They may also contain antibiotics (neomycin and gentamicin) and formaldehyde, compounds used in production to prevent contamination. In addition, you may have sodium chloride and water for injection.
The quadrivalent vaccine is offered in private health services and contains 2 different subtypes of the Influenza A virus (H1N1 and H3N2) and 2 subtypes of the Influenza B virus, according to those that were in circulation in the previous year. The trivalent has the same subtypes as Influenza A, but only one Influenza B virus.
The trivalent, moreover, is the version made available by public health clinics, offered free of charge to groups at risk. However, it is also a vaccine available in private clinics.
In the quadrivalent, the two subtypes of Influenza B are from the Victoria and Yamagata lineage. In the trivalent, only one subtype of these strains is present in the vaccine, being sufficient to prevent most cases of influenza that can be caused by these viruses.
This difference, of having one subtype less than the Influenza B virus, is due to the fact that this type of strain is not so common in circulation in Brazil, and is therefore not mandatory.
The flu vaccine can be applied in a dose schedule, which, according to the patient’s age group, changes slightly.
Children from 6 months to 9 years old
For children in this age group, the flu vaccine is applied in two doses when it comes to the first immunization.
Between one vaccine and another, an interval of one month is necessary. Thereafter, the vaccine must be taken annually.
Adolescents, adults and the elderly
In children over the age of 9, adolescents, adults and the elderly, the flu vaccine is made in a single dose, also with the need for revaccination on an annual basis.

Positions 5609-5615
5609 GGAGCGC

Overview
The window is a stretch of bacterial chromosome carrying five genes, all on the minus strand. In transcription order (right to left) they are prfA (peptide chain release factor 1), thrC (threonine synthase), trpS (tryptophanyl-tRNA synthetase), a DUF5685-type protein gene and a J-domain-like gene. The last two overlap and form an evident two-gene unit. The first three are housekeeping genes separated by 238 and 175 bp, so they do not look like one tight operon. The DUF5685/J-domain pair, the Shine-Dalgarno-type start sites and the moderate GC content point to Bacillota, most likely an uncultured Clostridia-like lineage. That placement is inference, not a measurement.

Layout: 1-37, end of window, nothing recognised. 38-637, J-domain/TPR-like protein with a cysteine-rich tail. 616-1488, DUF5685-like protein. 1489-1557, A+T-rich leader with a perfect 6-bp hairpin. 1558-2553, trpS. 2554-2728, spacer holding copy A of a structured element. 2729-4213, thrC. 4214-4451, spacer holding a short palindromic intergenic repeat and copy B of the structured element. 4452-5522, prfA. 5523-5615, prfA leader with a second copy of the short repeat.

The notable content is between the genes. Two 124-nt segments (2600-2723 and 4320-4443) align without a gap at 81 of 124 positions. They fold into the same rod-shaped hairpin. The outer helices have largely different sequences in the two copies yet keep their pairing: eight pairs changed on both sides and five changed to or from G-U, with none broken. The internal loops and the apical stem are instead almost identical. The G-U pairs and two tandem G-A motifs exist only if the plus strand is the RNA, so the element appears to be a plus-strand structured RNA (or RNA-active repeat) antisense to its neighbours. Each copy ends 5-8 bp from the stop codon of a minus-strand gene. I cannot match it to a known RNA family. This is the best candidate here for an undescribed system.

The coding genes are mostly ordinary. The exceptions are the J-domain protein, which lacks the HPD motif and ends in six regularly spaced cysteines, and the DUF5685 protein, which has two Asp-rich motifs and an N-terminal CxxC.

Almost all people aged 6 months and older can receive the flu vaccine, but there are risk groups that are an immunization priority. Are they:
- Children from 6 months to 5 years of age;
- Pregnant and puerperal women;
- Health professionals;
- Indian people;
- Elderly people aged 60 or over;
- Prisoners and prison staff;
- Patients with chronic diseases and specific clinical conditions.
-Yeah . Ideally, especially for groups at risk, the flu vaccine should be taken annually.
For these groups, immunization is a priority because they have characteristics that make them more susceptible to contracting the disease or having complications because of it.
According to Karina Chiuratto, a pharmacist and professor of the Training Course in Vaccination Service in Pharmacies at IBRAS, the flu vaccine should be administered at this frequency due to the approximate time of protection it offers, which is generally 12 months.
“ In addition, a characteristic of influenza viruses is constant mutation, that is, they change their characteristics and the previous vaccine does not protect against ‘new’ mutated viruses. That is why, annually, the World Health Organization (WHO) recommends the composition of the flu vaccine based on the prevalence of strains circulating in the previous year around the world ”he explains.
The fact that the vaccine is annual also helps to reduce the number of deaths caused by the disease. In 2018, cases of influenza were more than twice as many as in the previous year, in 2017, with 3,558 patients diagnosed with the disease and 608 deaths.
Among the dead, the most affected group is the elderly, followed by people who have some cardiovascular complication or diabetes .
Thus, having a specific annual vaccination schedule for groups at risk also helps to reduce the number of deaths.
Yes , they are even among the risk groups that should receive immunization as a priority.
During pregnancy, the woman’s body undergoes several changes, with the consequences of this period impairing the immune system, which becomes more fragile so that there is no rejection to the baby.
This way, you are more sensitive to suffering infections such as colds and flu, with a greater risk of complications, such as pneumonia and respiratory infections.